With the season over, the clubhouse was a bit of a mess. There were a lot of cardboard boxes yet to be packed, and two guys sat in the back watching Sunday night football on the TVs. Some of the lockers were completely emptied, but jerseys still hung in others. Two boxes were stacked in front of Pedroia’s locker – one that said “PADS: -KNEE, -TOE, -ELBOW” and one labeled “PEDIE SNEAKS”. We got to linger in the clubhouse for several minutes and take a bunch of pictures.
From there, we were directed back out to the stands and around to the third base concourse. There we found the 2004 and 2007 World Series trophies, and posed for more pictures. They also had a couple of tables with memorabilia on display. We wrapped up the fun evening and walked back to the car around 9:15, and just as we pulled onto the highway the rain started.
Sunday, June 10, 2012 – Fenway Park, Section 43
Nationals 4, Red Sox 3
After finally getting over .500 at the end of May, the Red Sox had fallen back below the break-even mark again, dropping their first two games against the Washington Nationals. I went in early for Sunday’s game, and found a free parking spot at a meter on Comm. Ave. The Red Sox don’t usually take batting practice on Sundays, but the pitchers came out to right field to long-toss. While they were throwing, Big Papi came out with his son D’Angelo to play catch – or at least to let “D” practice diving for popups.
Jon Lester gave up a quick run in the first when the leadoff batter doubled and then moved up and scored as the next batters made outs. The Sox got the run back in the third, and they grabbed the lead when Big Papi hit a solo homer in the fourth. The way the Red Sox had been playing lately, it didn’t always feel like they were winning just because they had the lead. It was hot and sticky in the bleachers, but a couple of insurance runs certainly would have made me feel more comfortable.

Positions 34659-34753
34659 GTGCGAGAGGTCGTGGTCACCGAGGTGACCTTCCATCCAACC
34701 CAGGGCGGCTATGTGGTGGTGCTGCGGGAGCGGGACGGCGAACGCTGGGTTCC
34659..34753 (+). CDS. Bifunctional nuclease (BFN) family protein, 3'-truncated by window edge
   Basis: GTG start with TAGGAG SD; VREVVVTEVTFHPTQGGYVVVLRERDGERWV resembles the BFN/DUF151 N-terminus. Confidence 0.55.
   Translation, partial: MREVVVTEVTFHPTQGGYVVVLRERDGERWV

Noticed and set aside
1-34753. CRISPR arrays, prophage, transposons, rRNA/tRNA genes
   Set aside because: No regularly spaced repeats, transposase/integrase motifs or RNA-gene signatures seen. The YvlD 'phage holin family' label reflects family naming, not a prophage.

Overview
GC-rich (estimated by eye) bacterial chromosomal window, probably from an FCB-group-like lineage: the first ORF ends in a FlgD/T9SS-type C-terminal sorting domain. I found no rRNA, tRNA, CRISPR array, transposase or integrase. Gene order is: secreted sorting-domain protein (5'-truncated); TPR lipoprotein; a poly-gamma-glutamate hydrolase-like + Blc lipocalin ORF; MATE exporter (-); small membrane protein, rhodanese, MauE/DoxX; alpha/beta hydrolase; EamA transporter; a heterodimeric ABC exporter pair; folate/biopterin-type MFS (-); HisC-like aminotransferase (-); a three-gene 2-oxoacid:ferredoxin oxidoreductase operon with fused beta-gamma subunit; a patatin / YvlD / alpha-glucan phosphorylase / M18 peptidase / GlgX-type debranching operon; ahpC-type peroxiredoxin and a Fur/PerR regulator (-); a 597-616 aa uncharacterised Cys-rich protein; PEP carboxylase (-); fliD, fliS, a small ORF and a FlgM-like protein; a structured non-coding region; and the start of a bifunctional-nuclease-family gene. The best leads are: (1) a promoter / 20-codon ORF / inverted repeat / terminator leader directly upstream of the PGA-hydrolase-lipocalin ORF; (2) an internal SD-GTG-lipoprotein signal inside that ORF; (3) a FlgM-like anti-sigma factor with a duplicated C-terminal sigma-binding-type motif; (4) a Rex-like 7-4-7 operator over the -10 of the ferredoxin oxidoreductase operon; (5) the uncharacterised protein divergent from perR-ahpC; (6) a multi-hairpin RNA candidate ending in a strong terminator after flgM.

Lester settled down nicely after the first, and the Sox took at 2-1 lead into the seventh. The first Nationals batter of the inning reached on a fan-interference single. It bounced off third baseman Will Middlebrooks’ glove, and rolled toward the stands where a fan reached over and grabbed it. The batter assumed he’d be awarded second, but there’s no way he would have ever made it there if the fan hadn’t interfered. I was pleasantly surprised when the umps conferred and sent him back to first – it is their discretion after all – because that’s a play that I don’t think gets called correctly often enough. But then the next batter singled, and they pulled off a double steal, and before we knew it a two-out double gave Washington a 3-2 lead.
The Red Sox didn’t give up. They tied it back up in the home half of the seventh, and Scott Atchison pitched a 1-2-3 eighth. That’s when I decided it was time to make my move out of the uncomfortably hot bleachers to the shady seats vacated by casual fans, and I wound up in the field box seats between home plate and first base.
Alfredo Aceves came into the tie game for the ninth, and proceeded to give up a walk and a double that handed the lead to the Nationals again. On to the bottom of the ninth, with the Sox once again trailing.
Kevin Youkilis pinch-hit with one out in the ninth. He hadn’t seen a lot of playing time since coming off the disabled list, with Adrian Gonzalez solidly entrenched at first and Middlebrooks emerging as a major-league-ready everyday player at third, but he made the most of the opportunity and worked a walk. Scott Podsednik struck out for the second out, and that left it up to Dustin Pedroia.
The Sox had been unhappy with the home plate ump’s strike zone in the top of the inning, when it looked like Aceves had struck out the batter who eventually delivered the back-breaking double. But when he made another questionable call during Pedroia’s at-bat, Pedey was clearly steamed. Bobby Valentine came out to take the focus off his player and wound up getting tossed, but not before making some dramatic gestures about the size of the strike zone. Pedey paced back and forth off to the side, clearly not happy but careful not to get himself run from the game. As the game resumed, he fouled off a pitch and then struck out, ending the game in frustration.